(Note to self and anyone else who needs a reminder: I will also not allow myself to react out of my woundedness in meetings. When I feel defensive, I will let God take care of my reputation and allow only the adult in me to respond.)

4. Check yourself. If you’re prone to sending angry emails, make a rule about that. Decide that any negative email must wait 24 hours before it is sent (the angrier you are, the more time you should take). Or find someone who will agree to read anything you send before you send it — someone who won’t mind being honest. Or write out what you’d like to say, then mail it to yourself and see how it feels when you’re reading it as if written to you.

Then, delete your email, pick up the phone and make time for a face to face conversation (I can’t overemphasize the value of person-to-person communication), which leads to the next idea …

5. Ask more questions. This ends up being a Kingdom-building habit. Far too late in life, I’ve learned that most of my frustration and miscommunication is a product of not asking enough questions before jumping to conclusions. Remember: The Kingdom of Heaven is big, hopeful and focused not on me and my feelings, but on God and His Kingdom. When I invest the time it takes to ask clarifying questions, seeking not so much “to be understood as to understand” (a prayer of St. Francis), I am reaching for God’s vision, God’s perspective, God’s Kingdom.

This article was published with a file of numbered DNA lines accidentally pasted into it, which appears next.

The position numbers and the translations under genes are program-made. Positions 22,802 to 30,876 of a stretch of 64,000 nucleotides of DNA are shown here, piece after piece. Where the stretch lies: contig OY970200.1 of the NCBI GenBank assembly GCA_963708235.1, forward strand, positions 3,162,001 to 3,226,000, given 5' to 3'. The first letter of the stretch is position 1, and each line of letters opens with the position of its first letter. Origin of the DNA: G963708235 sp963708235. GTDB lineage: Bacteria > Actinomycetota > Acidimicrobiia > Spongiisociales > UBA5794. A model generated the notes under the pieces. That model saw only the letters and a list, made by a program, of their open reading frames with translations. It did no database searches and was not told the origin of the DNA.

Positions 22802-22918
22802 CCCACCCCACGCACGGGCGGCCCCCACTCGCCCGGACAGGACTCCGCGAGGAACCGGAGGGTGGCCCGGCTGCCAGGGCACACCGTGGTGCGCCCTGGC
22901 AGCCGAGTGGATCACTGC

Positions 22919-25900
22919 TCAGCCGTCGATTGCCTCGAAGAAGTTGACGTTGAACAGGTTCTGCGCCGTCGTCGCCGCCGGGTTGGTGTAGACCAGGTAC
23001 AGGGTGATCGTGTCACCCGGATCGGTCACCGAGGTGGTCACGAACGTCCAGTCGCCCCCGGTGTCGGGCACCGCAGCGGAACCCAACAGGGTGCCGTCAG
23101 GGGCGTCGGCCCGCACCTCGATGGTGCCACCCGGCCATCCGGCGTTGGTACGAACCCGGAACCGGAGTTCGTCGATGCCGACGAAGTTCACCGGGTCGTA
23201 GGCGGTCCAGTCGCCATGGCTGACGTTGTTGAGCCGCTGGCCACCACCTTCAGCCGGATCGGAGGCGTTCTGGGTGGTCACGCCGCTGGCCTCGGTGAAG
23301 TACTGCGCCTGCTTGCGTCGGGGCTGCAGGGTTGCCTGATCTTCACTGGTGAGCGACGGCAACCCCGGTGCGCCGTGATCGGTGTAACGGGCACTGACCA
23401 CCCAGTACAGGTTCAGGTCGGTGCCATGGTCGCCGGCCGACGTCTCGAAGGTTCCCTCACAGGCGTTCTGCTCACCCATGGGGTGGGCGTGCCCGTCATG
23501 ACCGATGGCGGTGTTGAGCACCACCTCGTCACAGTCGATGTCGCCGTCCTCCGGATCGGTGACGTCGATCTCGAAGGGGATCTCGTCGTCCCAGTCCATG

6. Assume the best. Maybe I don’t know all there is to know about the intentions even of those closest to me. Perhaps I would do better to assume the best in them, to assume their intentions are good and their hearts are for me, not against me, even if their approach to a situation is not what I’d have chosen. I can accomplish this attitude if I keep a “Kingdom of Heaven” perspective – big, hopeful and focused on God. If I’m willing to begin back where this piece begins — by saying more, affirming more, blasting less and asking more questions before making assumptions — I set myself up to assume the good intentions of those around me, believing they care as much as I do about what really matters.

The bottom line is that what Paul teaches is never more relevant than when we are talking about communication: take every thought captive, and grow up in every way into Him who is our Head. If I can get that right, then those around me will be more likely to get it right, and the ripples will extend to their circles of influence. And on it goes.

The Kingdom of Heaven works like that.

Read More

Curing pride (or, what makes us real)

Pride makes us artificial and humility makes us real. — Thomas Merton